That is why their sparring sessions always left her dissatisfied and irritable.

Because Arata held back.

That was why he knew she did it for him and not herself.

“So what do you think of all of this?” Jomiko asked as they danced around.


“This mission. You think we should drop it?”

“No,” he told her with little to no hesitation. “I’ve said so, I think.”

“Yeah, but you gave a half-baked reason. Kazuki thinks we should quit.”

“What do you think?” Arata asked.

“I’m here aren’t I?”

“So is he.”

“So are you,” she said, “and unlike him, you lie.”

“Well that’s harsh,” he replied, “I’m not that dishonest, am I?”

“No, but you do lie; to spare feelings, to spare people being…not motivated, and to spare keep what you feel are…unnecessary fights between us. Pixa’ll always side with Kazuki, for obvious reasons, so you need to be on my side. Otherwise there’s inbalance.

“You’ve been against this since you fought Agathon, haven’t you?”

“If I’m against it, shouldn’t I be taking advantage of their opinion? That would be smarter.”

“Exactly,” she jabbed, hitting his face. She then leapt back to avoid his blades. “So why don’t you?”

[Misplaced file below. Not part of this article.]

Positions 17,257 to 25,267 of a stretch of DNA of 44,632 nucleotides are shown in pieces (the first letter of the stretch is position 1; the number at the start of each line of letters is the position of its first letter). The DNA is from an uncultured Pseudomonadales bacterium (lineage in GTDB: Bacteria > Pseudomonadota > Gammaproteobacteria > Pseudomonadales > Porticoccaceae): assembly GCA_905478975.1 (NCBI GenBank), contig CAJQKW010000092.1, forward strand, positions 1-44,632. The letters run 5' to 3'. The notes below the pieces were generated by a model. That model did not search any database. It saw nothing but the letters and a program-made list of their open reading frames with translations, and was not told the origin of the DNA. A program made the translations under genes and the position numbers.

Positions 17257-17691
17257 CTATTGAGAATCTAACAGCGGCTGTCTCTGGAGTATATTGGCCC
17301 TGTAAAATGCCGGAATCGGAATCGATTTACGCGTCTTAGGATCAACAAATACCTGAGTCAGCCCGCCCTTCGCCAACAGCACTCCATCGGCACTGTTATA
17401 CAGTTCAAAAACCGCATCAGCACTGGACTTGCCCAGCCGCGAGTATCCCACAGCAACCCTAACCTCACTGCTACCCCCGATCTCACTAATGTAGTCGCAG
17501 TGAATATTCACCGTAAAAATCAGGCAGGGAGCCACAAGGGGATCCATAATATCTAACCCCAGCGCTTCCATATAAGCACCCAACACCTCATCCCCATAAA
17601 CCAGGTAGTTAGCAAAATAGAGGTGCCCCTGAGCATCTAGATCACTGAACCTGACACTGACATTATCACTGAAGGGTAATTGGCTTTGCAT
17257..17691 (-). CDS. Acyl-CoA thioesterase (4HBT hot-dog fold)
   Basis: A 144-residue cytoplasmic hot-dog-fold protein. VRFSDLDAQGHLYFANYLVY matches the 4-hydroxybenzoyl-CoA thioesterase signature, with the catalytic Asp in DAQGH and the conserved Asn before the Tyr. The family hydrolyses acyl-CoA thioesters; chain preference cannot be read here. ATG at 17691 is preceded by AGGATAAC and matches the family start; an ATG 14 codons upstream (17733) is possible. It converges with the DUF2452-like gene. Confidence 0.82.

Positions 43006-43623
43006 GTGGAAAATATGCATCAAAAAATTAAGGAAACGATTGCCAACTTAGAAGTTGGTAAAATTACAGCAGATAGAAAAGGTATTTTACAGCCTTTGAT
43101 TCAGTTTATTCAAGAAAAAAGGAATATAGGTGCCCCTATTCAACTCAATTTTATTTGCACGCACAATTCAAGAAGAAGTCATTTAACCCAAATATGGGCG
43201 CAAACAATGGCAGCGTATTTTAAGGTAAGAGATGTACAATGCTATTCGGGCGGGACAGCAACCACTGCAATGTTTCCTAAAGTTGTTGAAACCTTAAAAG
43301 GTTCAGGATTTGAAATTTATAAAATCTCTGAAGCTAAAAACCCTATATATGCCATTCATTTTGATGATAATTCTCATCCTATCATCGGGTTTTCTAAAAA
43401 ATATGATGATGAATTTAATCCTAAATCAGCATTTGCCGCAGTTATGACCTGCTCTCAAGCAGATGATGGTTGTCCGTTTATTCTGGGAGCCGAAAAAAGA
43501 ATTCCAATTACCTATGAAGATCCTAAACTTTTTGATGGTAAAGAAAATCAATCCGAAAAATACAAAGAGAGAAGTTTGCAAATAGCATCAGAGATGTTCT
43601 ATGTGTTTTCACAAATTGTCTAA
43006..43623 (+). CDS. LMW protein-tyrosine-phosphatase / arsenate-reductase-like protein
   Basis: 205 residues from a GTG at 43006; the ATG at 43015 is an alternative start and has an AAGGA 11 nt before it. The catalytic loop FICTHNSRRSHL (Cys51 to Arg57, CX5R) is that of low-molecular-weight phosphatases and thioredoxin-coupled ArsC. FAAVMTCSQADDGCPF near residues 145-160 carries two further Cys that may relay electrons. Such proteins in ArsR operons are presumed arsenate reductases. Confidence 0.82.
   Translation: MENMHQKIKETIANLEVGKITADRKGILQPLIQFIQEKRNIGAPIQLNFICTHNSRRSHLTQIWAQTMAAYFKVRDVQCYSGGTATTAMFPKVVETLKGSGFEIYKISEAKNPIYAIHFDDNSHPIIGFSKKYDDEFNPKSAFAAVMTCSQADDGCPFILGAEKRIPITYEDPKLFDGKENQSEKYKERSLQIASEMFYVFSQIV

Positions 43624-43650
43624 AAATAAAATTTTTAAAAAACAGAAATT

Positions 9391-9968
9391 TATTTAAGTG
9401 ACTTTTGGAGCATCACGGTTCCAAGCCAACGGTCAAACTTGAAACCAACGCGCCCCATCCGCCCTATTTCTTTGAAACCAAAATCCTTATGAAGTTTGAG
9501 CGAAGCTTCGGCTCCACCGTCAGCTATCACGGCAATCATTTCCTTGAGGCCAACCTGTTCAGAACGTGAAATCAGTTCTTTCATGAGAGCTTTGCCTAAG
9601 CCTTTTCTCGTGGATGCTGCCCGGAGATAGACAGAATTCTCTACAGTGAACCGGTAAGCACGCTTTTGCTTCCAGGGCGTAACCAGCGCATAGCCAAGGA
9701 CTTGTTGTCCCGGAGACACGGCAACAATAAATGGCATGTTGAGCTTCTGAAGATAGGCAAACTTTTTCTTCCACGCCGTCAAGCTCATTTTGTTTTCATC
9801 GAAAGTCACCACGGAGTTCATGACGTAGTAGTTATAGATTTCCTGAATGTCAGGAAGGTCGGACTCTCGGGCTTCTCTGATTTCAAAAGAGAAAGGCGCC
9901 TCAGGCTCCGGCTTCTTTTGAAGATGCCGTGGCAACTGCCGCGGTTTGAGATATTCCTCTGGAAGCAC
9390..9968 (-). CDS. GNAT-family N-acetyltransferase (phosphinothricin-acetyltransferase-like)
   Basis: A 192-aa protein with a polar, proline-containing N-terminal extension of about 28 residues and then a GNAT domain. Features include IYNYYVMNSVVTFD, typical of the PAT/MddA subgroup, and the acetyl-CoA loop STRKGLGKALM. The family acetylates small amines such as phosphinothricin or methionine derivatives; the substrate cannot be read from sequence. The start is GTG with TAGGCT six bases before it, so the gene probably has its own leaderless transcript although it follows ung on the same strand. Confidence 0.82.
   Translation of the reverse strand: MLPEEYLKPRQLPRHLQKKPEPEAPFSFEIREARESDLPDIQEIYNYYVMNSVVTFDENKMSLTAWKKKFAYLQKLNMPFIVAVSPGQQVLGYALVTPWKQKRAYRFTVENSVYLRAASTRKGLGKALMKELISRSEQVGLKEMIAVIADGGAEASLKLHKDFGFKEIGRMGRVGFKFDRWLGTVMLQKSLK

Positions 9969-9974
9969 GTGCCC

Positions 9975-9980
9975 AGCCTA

“Ouch,” he massaged his forehead with his arm, “I honestly want to catch them. I didn’t after I fought Agathon because it was clear he didn’t have money. But then we took that job…”

“So it’s the money?” She asked, doubtful.

“Well. It’s the fact we’re on an actual quest now and we haven’t lost track of them. It’s gonna be difficult to keep up, lacking in funds as we are, but if they make just one pit-stop, we’ll nab them. Yeah, it’s not ideal that we let them escape to Aellea but you know how this adventuring goes: we’ll get them. And then we’ll grab some mores jobs that take us to Fairgrifen to make up for the trip. There’s always some merchant looking for extra security.”

“They wouldn’t have escaped to Aellea if you hadn’t let Agathon get away from you.”

Arata scoffed a smile. “Me and Kazuki. But yeah.”

“Still, we should have ended this on Stormdream.”

“There was no way,” Arata waved it aside, “strength in numbers. This time, we just really need the strength in our numbers. I’d recruit Leaf and Miyabi again, if I could.”

“I wouldn’t,” Jomiko said with spite, “not for this job at least. They’ll just turn on us on the next setback.”

“You think there will be a setback?”

“I think that if there is, the last thing we want is backstabbers and quitters on the team.”

Arata nodded, accepting the point. “To his credit, Kazuki sure has proved trustworthy, huh?”

“So far,” Jomiko conceded, “he seemed pretty edgy during Stormdream though. He even showed some emotions, if you can believe that. None of them good for the team.”

“He’s not the type that likes to have things spiral out of his control. He was at the wall, he probably had reservations from the get go about facing them without everyone there. When it became clear Shinyaki was even more dangerous than Agathon…”